It has been two months since the release of the U.S. Supreme Court's Windsor decision recognizing same-sex marriage and the guidance on implementing this decision is just beginning. Since Windsor was decided, several district court opinions have been released analyzing other challenges to non-recognition of same-sex marriage by various states. The evolution of the law in this area is just beginning. Here are highlights from some recent pieces of guidance that should be of interest to employers.
Federal Agency Guidance
Internal Revenue Service
Yesterday, the Internal Revenue Service ("IRS") issued Revenue Ruling 2013-17 and two sets of Frequently Asked Questions addressing a number of tax law implications of the Windsor decision. First, the IRS indicated that for federal tax purposes the use of the terms "husband" or "wife" is to be considered interchangeably and without gender connotation. Second, if a couple enters into a same-sex marriage that is valid in the jurisdiction in which it is entered into, they shall be treated for all federal tax purposes as married and there should be no tracing of whether an individual is married based on separate state laws of the states in which they may live thereafter. Third, as of September 16, 2013, all qualified retirement plans must recognize same-sex spouses recognized under Revenue Ruling 2013-17 as spouses under the retirement plan, with the related spousal rights. Fourth, the IRS included procedures for employees to request income tax refunds and employers to request FICA and Medicare tax refunds on amounts charged to same-sex married persons for domestic partner coverage during open tax years. While this governs the federal tax withholding, state tax laws requiring withholding are not necessarily bound by this and each state's law must be considered. State tax law implications will need to be monitored until the constitutionality of Section 2 of DOMA is determined. Recent federal district court cases have looked at the constitutionality of state laws which did not recognize same-sex marriages from other jurisdictions. These cases required recognition of valid marriages from other jurisdictions.
Given the IRS's position requiring recognition of all spouses equally, employers must now consider also modifying their COBRA administrative provisions to make sure they are recognizing all spouses with notice and election rights as qualified beneficiaries under COBRA. Stay tuned for further guidance from the IRS. More is promised and needed to deal with periods prior to September 16, 2013.
Action Item: Employers need to be sure they know which of their employees are married in any jurisdiction.
Other Federal Agencies
The U.S. Department of Labor issued Fact Sheet 28F recognizing for purposes of the Family and Medical Leave Act that the spouse is to be determined by the laws of the state of residence of the individuals.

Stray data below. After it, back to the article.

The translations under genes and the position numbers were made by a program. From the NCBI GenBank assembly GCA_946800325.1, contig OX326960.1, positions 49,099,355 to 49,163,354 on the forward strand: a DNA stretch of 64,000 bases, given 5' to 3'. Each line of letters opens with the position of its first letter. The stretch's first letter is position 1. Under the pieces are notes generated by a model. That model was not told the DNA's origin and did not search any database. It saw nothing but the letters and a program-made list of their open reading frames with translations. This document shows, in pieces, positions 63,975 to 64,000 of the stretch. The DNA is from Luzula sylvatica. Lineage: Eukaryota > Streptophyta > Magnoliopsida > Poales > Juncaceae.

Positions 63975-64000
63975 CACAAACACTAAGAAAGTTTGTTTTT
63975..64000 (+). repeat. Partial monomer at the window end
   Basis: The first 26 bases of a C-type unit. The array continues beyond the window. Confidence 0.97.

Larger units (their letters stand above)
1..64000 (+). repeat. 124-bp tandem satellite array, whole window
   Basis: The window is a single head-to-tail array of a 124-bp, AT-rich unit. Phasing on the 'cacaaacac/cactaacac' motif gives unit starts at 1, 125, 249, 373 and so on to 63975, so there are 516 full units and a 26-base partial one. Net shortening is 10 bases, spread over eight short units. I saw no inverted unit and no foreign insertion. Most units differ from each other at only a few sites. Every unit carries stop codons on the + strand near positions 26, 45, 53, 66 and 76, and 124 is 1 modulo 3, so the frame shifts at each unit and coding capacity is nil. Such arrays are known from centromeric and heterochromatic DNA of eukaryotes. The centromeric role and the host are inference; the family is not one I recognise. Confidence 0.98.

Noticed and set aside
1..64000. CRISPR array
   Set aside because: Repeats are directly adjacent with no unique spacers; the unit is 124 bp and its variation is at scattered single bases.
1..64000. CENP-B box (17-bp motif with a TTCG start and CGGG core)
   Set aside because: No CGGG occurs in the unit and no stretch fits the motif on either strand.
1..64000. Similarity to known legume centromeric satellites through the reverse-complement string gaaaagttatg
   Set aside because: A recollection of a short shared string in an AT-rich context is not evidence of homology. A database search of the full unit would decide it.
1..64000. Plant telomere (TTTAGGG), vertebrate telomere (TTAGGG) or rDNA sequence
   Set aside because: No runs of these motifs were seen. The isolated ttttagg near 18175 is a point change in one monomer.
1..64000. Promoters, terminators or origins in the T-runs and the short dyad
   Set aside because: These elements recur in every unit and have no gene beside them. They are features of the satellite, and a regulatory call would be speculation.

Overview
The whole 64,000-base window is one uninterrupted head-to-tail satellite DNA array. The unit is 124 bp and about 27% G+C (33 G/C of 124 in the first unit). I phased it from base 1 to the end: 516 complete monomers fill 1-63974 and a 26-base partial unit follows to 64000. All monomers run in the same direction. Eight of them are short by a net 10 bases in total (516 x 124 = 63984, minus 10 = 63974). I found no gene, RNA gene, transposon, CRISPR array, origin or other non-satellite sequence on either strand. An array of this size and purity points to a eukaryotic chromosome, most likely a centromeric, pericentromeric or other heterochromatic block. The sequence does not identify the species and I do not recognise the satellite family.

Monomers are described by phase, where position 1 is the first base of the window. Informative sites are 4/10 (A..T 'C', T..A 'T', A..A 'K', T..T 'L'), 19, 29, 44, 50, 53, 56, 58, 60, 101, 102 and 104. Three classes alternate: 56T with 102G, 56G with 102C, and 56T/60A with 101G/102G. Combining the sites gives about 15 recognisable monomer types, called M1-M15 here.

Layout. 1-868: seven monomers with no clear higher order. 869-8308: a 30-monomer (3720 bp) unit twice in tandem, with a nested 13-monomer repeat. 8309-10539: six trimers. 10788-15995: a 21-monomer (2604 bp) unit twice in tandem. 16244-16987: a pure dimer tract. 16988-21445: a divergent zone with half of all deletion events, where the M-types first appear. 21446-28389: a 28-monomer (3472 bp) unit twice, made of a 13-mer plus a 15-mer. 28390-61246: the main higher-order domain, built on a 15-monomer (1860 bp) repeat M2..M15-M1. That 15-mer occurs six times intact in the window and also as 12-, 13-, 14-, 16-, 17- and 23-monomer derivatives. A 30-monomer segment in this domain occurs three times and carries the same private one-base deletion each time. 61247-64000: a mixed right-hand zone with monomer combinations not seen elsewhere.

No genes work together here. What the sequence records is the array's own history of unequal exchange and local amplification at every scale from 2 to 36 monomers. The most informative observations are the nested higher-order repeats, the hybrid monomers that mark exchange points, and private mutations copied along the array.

The Office of Personnel Management granted a special enrollment period under the Federal Employee Health Benefit Plan ("FEHBP") for all same-sex spouses to be enrolled beginning on the date of the Windsor decision and continuing for sixty days thereafter until August 26, 2013. While this applies to the FEHBP, special enrollment periods for marriage were enacted for employer sponsored group health plans in the Health Insurance Portability and Accountability Act of 1996 and we anticipate additional guidance for employer sponsored plans on this point.
The Social Security Administration ("SSA") guidance provided that for purposes of determining whether an individual is married when filing for Social Security benefits, the laws of the state of residence of the individual at the time they file for Social Security benefits will apply. Since the SSA decided to recognize a same-sex marriage based upon the law of the couple's state of residence at the time of application for Social Security benefits, employers who sponsor defined benefit plans which have benefit forms that coordinate with Social Security benefits (e.g., Social Security leveling) or other plans such as long term disability benefits which may offset for Social Security benefits, will also need to know the participant's state of residence at the time Social Security benefits were applied for (or in the case of a Social Security leveling form of benefit, the residence will need to either be addressed in an assumption for the calculation) to be able to understand and determine the impact of the marital status on the Social Security benefits which will then impact the calculation of the optional benefit form and/or the disability benefit plan offset.
The Center for Medicare and Medicaid Services issued a memorandum requiring Medicare Advantage HMOs to treat members of same-sex marriages equivalent to opposite gender married persons.
This piecemeal guidance means same-sex spouses may be married for purposes of some federal laws, but not for others. Careful planning and analysis will be required.
The Minnesota Insurance Department is requiring all policies issued in Minnesota to provide the same coverage for same-sex spouses as for opposite gender spouses. As contracts renew, employers may want to review the provisions regarding recognition of same-sex spouses in such contracts to determine if the policies match the employer's desired benefit structure.
Washington State has issued an advisory on estate taxes. This guidance should come quickly and hopefully in time to be incorporated into appropriate notifications such as the exchange notification and summary plan descriptions for the next open enrollment period.
More to Come
The IRS indicated it will provide additional guidance regarding qualified retirement plan benefits that commenced payment prior to September 16, 2013, and on other issues. CMS has also indicated it will provide additional guidance. This is just the beginning…